When the meeting was resumed at a second location, deeper inside the Moon than the first for obvious reasons, there was only one topic on the agenda: “The moon crash and its implications”.
It was unanimously decided that the Earthlings must soon be made to realize the responsibilities involved in expanding into space before something far worse occurred. Over how this was to be accomplished there was no immediate agreement, though similar actions would be monitored and if necessary terminated using the clandestine methods already in use for that purpose.
The Galactic Council had already come to the decision that this decidedly neurotic race of humans must be brought into line within two of their years. Simulations had already shown that the risk of devastation to Earth’s environment was growing exponentially and that if no action was taken those of the Moon and Mars would follow within fifty years.
When the last ship lifted from the Moon’s surface and the guardians closed off the underground chambers, all was peaceful again except for the tremors which could be detected for some time.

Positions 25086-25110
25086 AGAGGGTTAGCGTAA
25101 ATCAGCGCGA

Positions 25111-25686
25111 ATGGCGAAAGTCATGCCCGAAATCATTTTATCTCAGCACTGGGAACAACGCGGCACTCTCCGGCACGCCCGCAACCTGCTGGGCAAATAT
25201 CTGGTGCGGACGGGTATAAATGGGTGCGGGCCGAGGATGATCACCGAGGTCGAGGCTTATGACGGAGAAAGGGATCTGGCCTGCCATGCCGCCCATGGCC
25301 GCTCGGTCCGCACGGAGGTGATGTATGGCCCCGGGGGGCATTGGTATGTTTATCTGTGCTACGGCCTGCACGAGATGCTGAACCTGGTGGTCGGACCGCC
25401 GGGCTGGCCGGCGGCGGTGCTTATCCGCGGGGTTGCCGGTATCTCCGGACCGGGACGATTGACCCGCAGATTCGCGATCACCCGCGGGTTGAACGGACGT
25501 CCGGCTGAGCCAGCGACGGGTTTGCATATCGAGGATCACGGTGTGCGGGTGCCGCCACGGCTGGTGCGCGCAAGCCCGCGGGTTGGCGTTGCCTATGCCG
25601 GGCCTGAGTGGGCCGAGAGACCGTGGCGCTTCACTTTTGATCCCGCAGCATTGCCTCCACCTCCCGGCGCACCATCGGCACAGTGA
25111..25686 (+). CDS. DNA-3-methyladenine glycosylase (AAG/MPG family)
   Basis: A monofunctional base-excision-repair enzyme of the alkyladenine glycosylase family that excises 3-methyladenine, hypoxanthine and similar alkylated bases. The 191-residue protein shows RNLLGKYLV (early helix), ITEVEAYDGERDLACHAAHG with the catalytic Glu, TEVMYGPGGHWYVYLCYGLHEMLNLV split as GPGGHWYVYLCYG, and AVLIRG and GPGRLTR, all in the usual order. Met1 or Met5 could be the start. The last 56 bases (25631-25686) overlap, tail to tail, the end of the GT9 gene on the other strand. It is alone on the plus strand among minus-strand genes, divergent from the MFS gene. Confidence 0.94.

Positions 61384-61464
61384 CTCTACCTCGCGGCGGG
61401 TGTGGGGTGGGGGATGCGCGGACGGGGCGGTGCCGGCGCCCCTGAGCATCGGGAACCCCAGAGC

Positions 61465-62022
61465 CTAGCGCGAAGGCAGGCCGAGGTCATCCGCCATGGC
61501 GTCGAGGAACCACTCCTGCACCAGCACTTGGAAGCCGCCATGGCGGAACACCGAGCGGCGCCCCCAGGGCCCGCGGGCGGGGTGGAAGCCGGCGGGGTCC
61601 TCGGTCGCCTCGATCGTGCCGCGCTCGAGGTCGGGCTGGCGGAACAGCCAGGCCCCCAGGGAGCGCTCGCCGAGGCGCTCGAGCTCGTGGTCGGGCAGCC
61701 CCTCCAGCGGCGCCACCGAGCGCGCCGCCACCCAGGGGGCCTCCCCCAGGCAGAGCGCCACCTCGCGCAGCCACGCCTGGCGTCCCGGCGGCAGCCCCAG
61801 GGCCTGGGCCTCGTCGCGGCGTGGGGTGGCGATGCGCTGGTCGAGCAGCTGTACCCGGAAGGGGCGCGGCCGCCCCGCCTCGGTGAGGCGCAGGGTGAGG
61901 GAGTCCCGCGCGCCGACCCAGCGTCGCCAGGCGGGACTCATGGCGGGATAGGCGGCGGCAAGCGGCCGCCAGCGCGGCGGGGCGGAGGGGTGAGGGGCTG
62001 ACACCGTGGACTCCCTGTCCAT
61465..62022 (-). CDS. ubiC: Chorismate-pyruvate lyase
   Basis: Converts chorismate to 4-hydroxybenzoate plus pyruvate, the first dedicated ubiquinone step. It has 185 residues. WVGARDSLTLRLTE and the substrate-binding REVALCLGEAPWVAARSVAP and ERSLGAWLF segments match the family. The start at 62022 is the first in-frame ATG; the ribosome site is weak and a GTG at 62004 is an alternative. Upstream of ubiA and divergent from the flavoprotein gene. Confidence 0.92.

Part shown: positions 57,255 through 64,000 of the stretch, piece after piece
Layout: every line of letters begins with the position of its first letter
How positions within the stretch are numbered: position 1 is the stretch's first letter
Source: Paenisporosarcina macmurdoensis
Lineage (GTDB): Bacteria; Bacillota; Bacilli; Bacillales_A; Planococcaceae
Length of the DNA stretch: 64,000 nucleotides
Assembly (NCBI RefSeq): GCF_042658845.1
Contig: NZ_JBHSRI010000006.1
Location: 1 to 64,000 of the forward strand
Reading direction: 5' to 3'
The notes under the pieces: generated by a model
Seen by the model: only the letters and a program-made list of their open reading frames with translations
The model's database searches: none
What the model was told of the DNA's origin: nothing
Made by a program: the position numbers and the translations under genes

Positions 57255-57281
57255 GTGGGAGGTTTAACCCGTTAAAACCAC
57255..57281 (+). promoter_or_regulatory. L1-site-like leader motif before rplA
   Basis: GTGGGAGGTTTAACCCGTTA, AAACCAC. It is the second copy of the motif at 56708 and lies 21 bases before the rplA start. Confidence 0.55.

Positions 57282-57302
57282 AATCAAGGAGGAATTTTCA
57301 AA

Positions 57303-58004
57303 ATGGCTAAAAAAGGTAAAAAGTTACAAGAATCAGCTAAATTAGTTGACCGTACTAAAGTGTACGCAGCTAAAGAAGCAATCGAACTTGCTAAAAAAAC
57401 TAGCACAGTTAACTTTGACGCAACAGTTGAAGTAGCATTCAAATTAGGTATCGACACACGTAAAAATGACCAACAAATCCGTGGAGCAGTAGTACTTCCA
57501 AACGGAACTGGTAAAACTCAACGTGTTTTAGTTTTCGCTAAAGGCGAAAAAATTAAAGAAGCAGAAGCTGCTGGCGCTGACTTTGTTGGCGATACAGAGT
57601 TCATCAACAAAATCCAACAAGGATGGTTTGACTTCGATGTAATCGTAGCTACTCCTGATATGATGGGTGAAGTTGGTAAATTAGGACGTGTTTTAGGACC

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Another heap of junk is about to collide at high velocity with the Moon to test a theory about ice possibly lying in abundance near its poles. This is important for any humans who are planning to exploit it in the near future, not in the least because they’ll need ice in their cokes when the Sun is high.
I hope any sentient creature there will get an inkling of disaster before it gets spread into infinitesimally small, some probably twitching pieces – as cows sense an approaching storm. It is almost certain that microscopic life forms will be sent to their heaven up there, presumably above the none existent sky, perhaps arriving on Earth and eventually replacing us with those of a more enlightened nature.